A modified hermeneutic phenomenological approach toward individuals who have autism

Authors

  • Claire Newman,

    Corresponding author
    1. Faculty of Nursing Midwifery & Health, University of Technology Sydney and New South Wales Justice Health, Professorial Unit, Suite 302 Level 2, Westfield Office Tower, 152 Bunnerong Rd, Eastgardens, Sydney, New South Wales 2036, Australia
    • Faculty of Nursing Midwifery & Health, University of Technology Sydney and New South Wales Justice Health, Professorial Unit, Suite 302 Level 2, Westfield Office Tower, 152 Bunnerong Rd, Eastgardens, Sydney, New South Wales 2036, Australia.
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    • Research Nurse.

  • Andrew Cashin,

    1. School of Health & Human Science, Southern Cross University, Lismore, Australia
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    • Professor of Nursing.

  • Cheryl D. Waters

    1. Faculty of Nursing, Midwifery and Health, University of Technology Sydney, Sydney, Australia
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    • Senior Lecturer.


  • No financial or other support was received for this paper.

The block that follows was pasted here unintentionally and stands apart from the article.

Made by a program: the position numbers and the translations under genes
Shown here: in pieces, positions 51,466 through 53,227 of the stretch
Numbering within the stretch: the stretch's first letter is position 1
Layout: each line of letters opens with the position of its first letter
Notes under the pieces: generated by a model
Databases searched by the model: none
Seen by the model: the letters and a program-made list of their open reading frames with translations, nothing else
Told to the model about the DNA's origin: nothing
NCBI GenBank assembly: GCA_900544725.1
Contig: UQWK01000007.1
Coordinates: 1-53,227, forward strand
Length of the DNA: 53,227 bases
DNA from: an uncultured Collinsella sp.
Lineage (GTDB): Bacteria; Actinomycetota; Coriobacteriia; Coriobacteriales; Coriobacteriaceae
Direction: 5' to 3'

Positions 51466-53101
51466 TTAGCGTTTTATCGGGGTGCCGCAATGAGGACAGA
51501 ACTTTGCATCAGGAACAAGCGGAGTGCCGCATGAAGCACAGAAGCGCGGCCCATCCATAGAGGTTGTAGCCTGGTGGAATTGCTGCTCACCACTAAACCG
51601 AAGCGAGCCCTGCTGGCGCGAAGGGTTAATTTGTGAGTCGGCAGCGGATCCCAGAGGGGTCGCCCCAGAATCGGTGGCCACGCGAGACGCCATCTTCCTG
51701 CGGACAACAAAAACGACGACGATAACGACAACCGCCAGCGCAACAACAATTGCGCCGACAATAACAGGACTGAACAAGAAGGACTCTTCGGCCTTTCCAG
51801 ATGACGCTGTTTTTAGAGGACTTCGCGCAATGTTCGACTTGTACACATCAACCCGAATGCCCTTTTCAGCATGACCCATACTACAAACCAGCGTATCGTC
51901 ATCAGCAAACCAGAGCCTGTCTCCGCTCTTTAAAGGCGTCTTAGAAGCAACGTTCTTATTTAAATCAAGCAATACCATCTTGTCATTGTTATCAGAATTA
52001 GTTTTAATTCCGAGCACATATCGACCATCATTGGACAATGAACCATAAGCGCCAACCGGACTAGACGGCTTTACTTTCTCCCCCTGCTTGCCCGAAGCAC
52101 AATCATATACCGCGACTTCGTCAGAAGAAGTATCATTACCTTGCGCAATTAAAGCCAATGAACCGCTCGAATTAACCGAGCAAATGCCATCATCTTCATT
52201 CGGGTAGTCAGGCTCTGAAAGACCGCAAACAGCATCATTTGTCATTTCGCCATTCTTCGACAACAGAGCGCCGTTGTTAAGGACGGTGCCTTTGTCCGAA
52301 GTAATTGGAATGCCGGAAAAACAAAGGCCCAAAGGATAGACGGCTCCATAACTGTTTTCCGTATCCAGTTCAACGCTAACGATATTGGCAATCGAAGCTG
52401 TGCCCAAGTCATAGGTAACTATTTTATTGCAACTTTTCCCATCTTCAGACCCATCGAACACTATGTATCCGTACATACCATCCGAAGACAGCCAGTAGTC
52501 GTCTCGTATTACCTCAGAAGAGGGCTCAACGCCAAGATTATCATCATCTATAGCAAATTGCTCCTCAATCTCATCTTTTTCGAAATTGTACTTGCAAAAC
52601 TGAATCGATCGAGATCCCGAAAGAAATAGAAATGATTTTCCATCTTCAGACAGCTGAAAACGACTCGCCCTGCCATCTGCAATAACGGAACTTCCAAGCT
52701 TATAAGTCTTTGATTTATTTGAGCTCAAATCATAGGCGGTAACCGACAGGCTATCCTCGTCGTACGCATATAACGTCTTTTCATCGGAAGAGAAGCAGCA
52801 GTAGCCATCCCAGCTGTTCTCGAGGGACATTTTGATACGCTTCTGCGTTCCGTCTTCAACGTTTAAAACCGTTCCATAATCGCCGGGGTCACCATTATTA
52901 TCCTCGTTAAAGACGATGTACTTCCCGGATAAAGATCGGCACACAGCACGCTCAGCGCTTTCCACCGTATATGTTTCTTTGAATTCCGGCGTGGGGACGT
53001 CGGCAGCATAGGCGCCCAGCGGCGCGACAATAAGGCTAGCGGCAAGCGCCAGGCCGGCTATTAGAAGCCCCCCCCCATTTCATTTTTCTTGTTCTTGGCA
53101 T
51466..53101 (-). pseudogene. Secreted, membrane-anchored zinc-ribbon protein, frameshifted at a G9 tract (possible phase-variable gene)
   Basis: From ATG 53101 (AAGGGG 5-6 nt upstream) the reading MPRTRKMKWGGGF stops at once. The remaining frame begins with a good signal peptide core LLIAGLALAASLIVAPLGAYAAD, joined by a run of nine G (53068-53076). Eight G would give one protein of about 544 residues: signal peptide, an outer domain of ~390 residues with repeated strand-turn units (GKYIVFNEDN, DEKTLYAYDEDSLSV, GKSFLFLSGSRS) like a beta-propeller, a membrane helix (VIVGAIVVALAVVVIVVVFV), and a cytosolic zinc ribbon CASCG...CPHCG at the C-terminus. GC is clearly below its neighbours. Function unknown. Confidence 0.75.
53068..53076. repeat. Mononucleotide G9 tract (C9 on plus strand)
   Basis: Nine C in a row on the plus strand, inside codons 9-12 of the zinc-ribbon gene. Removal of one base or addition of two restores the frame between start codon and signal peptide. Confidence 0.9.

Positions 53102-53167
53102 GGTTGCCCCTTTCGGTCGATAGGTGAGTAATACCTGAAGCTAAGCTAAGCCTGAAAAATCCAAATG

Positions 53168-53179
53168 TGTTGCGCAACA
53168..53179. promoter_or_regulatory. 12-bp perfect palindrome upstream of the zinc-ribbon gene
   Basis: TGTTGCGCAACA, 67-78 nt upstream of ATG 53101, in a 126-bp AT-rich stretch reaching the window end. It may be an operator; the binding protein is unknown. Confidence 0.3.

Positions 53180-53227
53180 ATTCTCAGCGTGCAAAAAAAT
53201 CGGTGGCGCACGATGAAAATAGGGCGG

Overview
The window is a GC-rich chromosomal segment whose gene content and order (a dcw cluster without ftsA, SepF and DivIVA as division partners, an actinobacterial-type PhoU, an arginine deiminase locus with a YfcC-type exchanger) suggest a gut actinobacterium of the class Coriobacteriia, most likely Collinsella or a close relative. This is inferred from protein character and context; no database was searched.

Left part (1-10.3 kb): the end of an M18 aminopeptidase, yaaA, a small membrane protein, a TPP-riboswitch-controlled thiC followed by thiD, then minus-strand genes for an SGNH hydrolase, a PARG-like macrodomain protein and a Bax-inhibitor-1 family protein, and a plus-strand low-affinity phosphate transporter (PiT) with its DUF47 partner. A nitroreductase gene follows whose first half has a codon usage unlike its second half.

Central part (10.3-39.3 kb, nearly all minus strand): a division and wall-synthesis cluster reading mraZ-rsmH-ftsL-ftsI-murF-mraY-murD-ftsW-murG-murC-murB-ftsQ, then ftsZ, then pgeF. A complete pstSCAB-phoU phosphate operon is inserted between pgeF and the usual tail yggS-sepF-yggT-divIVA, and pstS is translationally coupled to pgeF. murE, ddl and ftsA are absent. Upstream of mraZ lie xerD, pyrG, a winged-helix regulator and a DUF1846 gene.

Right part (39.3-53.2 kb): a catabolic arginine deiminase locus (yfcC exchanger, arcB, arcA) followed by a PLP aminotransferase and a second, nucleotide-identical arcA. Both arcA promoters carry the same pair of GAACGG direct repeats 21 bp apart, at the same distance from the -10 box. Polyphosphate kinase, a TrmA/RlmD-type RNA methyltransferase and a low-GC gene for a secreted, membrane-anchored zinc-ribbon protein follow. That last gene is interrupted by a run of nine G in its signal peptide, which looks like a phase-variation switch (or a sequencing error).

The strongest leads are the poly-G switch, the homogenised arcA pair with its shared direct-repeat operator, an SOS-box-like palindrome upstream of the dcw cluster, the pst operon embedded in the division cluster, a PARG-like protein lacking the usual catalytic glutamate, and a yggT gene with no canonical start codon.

Abstract

Individuals with autism have a unique cognitive processing style characterized by impaired abstraction, impaired theory of mind, and visual as opposed to linguistic processing of information. A consequence of this unique cognitive processing style is that traditional ways of hermeneutical phenomenological examination may be inadequate to achieve the kind of understanding of experience toward which this method is directed. In order to stay true to Heidegger's hermeneutic phenomenology, we needed to develop modifications to this research methodology, which include the use of visual aids to promote participant engagement and access the eidetic memory of a participant with autism, so as to elicit concrete descriptors of an experience. © 2010 Wiley Periodicals, Inc. Res Nurs Health 33:265–271, 2010

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